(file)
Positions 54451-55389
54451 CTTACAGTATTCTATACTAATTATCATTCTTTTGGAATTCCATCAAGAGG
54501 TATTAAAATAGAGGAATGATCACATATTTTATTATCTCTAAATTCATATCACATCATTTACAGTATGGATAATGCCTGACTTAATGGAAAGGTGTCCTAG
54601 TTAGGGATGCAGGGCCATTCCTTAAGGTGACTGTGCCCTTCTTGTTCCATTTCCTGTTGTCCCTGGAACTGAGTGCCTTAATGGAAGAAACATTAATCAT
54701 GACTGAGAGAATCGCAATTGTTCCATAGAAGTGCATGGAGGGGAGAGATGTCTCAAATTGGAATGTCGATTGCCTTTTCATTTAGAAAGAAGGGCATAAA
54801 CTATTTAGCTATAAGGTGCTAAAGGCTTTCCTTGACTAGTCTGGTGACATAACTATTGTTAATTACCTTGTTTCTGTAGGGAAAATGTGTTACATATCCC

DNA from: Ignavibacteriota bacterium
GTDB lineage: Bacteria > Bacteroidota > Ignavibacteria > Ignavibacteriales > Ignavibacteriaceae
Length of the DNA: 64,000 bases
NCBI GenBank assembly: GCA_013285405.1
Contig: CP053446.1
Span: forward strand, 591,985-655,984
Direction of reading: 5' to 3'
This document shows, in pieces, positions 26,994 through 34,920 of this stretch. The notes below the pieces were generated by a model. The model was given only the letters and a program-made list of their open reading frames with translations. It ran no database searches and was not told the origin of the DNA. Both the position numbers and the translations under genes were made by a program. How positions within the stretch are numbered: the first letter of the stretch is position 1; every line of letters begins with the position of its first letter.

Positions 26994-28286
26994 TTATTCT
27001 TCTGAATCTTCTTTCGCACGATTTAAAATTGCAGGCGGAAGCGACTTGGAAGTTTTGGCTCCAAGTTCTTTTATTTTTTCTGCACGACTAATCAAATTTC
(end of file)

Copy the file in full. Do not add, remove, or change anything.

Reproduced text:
Positions 54451-55389
54451 CTTACAGTATTCTATACTAATTATCATTCTTTTGGAATTCCATCAAGAGG
54501 TATTAAAATAGAGGAATGATCACATATTTTATTATCTCTAAATTCATATCACATCATTTACAGTATGGATAATGCCTGACTTAATGGAAAGGTGTCCTAG
54601 TTAGGGATGCAGGGCCATTCCTTAAGGTGACTGTGCCCTTCTTGTTCCATTTCCTGTTGTCCCTGGAACTGAGTGCCTTAATGGAAGAAACATTAATCAT
54701 GACTGAGAGAATCGCAATTGTTCCATAGAAGTGCATGGAGGGGAGAGATGTCTCAAATTGGAATGTCGATTGCCTTTTCATTTAGAAAGAAGGGCATAAA
54801 CTATTTAGCTATAAGGTGCTAAAGGCTTTCCTTGACTAGTCTGGTGACATAACTATTGTTAATTACCTTGTTTCTGTAGGGAAAATGTGTTACATATCCC

DNA from: Ignavibacteriota bacterium
GTDB lineage: Bacteria > Bacteroidota > Ignavibacteria > Ignavibacteriales > Ignavibacteriaceae
Length of the DNA: 64,000 bases
NCBI GenBank assembly: GCA_013285405.1
Contig: CP053446.1
Span: forward strand, 591,985-655,984
Direction of reading: 5' to 3'
This document shows, in pieces, positions 26,994 through 34,920 of this stretch. The notes below the pieces were generated by a model. The model was given only the letters and a program-made list of their open reading frames with translations. It ran no database searches and was not told the origin of the DNA. Both the position numbers and the translations under genes were made by a program. How positions within the stretch are numbered: the first letter of the stretch is position 1; every line of letters begins with the position of its first letter.

Positions 26994-28286
26994 TTATTCT
27001 TCTGAATCTTCTTTCGCACGATTTAAAATTGCAGGCGGAAGCGACTTGGAAGTTTTGGCTCCAAGTTCTTTTATTTTTTCTGCACGACTAATCAAATTTC